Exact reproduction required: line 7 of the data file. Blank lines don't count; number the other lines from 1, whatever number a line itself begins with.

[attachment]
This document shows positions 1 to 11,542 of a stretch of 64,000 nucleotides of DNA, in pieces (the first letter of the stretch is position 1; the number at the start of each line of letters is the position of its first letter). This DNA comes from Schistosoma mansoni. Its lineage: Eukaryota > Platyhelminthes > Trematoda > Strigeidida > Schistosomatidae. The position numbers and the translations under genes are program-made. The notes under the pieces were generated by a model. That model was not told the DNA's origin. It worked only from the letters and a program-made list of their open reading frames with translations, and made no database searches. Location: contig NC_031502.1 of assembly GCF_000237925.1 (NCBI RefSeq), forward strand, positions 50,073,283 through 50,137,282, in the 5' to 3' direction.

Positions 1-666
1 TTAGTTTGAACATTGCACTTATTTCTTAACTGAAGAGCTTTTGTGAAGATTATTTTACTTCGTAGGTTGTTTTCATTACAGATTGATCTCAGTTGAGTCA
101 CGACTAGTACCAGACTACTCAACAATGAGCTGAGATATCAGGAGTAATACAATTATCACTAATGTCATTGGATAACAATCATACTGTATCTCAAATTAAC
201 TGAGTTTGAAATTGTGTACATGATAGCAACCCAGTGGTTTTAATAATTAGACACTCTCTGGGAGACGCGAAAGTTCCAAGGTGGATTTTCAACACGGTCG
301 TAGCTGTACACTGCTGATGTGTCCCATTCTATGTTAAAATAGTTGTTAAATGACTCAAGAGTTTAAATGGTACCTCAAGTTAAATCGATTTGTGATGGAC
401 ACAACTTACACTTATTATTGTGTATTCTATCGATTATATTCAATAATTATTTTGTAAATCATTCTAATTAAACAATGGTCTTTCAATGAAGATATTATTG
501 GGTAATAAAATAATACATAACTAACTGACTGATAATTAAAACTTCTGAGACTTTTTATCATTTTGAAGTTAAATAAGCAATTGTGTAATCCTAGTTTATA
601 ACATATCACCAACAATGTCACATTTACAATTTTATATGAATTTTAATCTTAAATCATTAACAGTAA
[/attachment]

401 ACAACTTACACTTATTATTGTGTATTCTATCGATTATATTCAATAATTATTTTGTAAATCATTCTAATTAAACAATGGTCTTTCAATGAAGATATTATTG